Socially and politically, Springfield, Mo., leans hard to the right.
“This place can be about as conservative as it gets,” said Matt O’Reilly (pictured right), owner of Dynamic Earth, a two-store outdoor specialty operation headquartered in Springfield.
So, it’s a little surprising that this Midwestern city of about 250,000 people is embracing the idea of creating environmentally friendly buildings.
“We recently adopted a policy that all city buildings will be certified at least LEED Silver,” said Dan Chiles, mayor pro tem of Springfield. He told SNEWS® that the person greatly responsible for this is O’Reilly, whose Dynamic Earth store received this year’s SNEWS®/Backpacker Retailer of the Year Award for the sustainable category.
Not only has O’Reilly helped overhaul city building policies, but he's also constructed The Green Circle Shopping Center, a LEED Platinum facility that includes Dynamic Earth and three other businesses. Much more than a shopping center, the Green Circle facility serves as a platform for O’Reilly to demonstrate that eco-friendly structures are not only smart, but also profitable.
“Matt’s such an effective salesman; he’s made it safe for everybody to consider green building,” said Chiles.
A greener shopping center
Dynamic Earth opened seven and a half years ago in a Springfield building that was 2,500 square feet. With his business growing at a fast clip, O’Reilly searched for a bigger structure, but couldn’t find a unique building in town that had character. “I think it’s important for an outdoor store to have some unique character because it helps differentiate the business,” said O’Reilly.
Then, about three years ago, he became interested in green building, though little of it was happening in the Springfield area. At the same time, he and his sister, Lindsey, who owned a yoga and Pilates studio, decided they'd like to house their businesses under the same roof, and benefit from the synergies between their clientele. They also wanted to build a new structure and, with it, become green building leaders in their community.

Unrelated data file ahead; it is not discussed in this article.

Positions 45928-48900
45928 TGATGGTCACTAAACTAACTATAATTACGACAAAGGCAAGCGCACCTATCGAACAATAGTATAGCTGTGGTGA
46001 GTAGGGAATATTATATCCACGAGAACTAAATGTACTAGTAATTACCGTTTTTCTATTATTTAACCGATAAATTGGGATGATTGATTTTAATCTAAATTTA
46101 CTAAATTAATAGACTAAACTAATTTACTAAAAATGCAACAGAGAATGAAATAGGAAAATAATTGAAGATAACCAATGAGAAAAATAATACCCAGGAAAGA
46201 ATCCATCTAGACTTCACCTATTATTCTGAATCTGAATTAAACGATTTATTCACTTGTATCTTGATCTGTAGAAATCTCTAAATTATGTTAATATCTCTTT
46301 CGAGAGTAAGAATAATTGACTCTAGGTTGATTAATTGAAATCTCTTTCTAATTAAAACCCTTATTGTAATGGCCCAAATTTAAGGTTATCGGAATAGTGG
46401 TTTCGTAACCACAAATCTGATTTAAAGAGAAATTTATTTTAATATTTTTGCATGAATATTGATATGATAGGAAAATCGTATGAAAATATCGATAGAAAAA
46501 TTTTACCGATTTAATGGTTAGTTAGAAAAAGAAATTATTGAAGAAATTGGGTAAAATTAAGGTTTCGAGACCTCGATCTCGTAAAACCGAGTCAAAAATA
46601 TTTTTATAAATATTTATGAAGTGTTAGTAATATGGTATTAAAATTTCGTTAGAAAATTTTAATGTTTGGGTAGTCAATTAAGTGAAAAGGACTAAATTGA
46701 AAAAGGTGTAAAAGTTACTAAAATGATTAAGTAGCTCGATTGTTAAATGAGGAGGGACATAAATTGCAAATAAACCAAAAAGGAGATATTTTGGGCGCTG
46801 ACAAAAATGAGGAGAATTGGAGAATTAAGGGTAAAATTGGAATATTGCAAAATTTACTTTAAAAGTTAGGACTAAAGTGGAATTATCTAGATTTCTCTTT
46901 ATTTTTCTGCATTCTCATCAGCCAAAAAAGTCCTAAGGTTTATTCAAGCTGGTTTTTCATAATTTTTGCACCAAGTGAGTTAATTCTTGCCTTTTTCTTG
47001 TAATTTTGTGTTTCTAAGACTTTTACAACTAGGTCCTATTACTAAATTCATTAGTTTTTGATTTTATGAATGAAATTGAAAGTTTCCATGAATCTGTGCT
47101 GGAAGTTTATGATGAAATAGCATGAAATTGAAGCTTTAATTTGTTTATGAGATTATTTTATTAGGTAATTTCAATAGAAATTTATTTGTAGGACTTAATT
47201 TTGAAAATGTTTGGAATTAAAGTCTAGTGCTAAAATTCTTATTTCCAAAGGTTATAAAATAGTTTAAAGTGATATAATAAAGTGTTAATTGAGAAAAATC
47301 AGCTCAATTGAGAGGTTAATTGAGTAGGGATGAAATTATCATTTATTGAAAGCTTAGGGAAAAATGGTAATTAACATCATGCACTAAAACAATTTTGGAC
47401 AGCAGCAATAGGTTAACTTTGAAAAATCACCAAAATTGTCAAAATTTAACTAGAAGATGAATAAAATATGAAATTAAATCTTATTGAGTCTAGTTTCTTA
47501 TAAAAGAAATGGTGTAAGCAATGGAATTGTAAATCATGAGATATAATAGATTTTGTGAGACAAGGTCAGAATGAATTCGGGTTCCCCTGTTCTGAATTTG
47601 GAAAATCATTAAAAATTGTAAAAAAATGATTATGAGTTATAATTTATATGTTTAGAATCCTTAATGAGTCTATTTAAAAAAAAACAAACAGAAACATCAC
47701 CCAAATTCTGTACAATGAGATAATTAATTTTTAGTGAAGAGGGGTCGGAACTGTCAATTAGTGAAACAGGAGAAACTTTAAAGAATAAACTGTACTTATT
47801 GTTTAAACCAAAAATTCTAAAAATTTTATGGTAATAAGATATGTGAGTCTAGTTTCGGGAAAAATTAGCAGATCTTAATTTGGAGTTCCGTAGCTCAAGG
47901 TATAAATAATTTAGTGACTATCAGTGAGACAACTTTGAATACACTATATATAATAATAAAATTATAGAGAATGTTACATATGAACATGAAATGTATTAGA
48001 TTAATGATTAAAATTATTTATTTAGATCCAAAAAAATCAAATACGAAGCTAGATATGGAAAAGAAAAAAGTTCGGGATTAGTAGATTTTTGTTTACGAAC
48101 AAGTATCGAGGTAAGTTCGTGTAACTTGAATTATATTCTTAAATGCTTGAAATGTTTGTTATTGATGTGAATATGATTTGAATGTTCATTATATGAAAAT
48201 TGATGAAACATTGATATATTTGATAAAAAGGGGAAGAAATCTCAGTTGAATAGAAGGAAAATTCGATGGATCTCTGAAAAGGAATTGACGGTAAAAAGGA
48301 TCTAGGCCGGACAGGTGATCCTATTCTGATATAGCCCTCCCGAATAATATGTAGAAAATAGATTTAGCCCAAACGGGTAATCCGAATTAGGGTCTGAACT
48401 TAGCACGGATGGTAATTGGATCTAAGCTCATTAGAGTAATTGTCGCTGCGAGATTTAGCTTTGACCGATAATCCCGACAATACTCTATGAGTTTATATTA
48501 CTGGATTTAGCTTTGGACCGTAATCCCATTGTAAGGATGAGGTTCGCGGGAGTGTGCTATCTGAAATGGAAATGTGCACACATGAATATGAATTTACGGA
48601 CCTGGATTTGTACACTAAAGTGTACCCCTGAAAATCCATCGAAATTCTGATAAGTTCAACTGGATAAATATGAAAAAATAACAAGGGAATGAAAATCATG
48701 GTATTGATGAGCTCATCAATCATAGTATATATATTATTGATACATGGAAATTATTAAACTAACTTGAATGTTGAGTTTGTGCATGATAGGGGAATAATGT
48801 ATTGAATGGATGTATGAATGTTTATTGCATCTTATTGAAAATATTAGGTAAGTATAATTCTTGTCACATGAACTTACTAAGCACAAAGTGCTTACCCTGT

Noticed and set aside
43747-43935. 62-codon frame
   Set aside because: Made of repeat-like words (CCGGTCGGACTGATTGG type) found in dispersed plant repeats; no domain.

The result was the Green Circle Shopping Center, a 26,000-square-foot structure that is certified LEED Platinum and houses Dynamic Earth, as well as Mama Jean’s Natural Market, the San Francisco Oven restaurant and the Dynamic Body yoga and Pilates studio.
Employing a wide array of green building techniques, the center is made of steel and aluminum that have a high percentage of recycled content. Also, it has energy-efficient windows that harvest natural daylight so the building can be lit with low-energy electric lights. There’s a rooftop garden, geothermal heating, a highly efficient HVAC system, and a 14,000-gallon reclaimed gas tank that collects rainwater, which is used for toilets. Outside, the pavement is made of porous concrete, which practically eliminates water runoff.
“Next door is a church, and we did a cooperative parking agreement,” said O’Reilly. “They use the parking lot on Sunday, and we use it the rest of the week. That was a green building thing that took no cost; just a little bit of thinking and some leg work. Why build something if you don’t need it?”
Thanks to the advanced construction, Green Circle businesses are already seeing a payoff. O'Reilly said the San Francisco Oven's utility costs for 2009 were $8,000 less than those at the restaurant's other location in a traditional building in another part of the city.
While the Dynamic Earth store at Green Circle is twice as big as the previous location in Springfield, O’Reilly said the utility bill every month is 30 percent less. “We’re saving $600 to $800 a month just on electricity and gas,” he said.
To further illustrate the savings, O’Reilly noted that the utility bills at the 8,000-square-foot Green Circle store are half as much as those at his second Dynamic Earth store, which is only 4,000 square feet, but sits in a Kansas City mall that is not active in environmental friendly practices.
Dynamic Earth has also seen its sales increase significantly since it moved into the Green Circle center. “Since we’ve been here, sales have grown roughly 40 percent,” said Matt Lyons, general manager of Dynamic Earth. “We’re definitely picking up traffic due to sheer exposure from the project.”
Winning hearts and minds
The concept of green building was fairly foreign to Springfield when construction began on the shopping center, O’Reilly told SNEWS. His was the first commercial green building project in the city.
“When we started, contractors just wanted the business and were willing to jump through hoops to get it,” he said. But most builders were skeptical about the future of green building, and he said most of them thought it was just a “flash in the pan.”
However, Springfield builders soon saw the great amount of positive press the shopping center generated, including coverage of a press conference that Sen. Kit Bond, R-Mo., held on the roof of the Green Circle building. “With all the press, if I were to buy all that time, it would approach $200,000 worth of advertising,” said O’Reilly.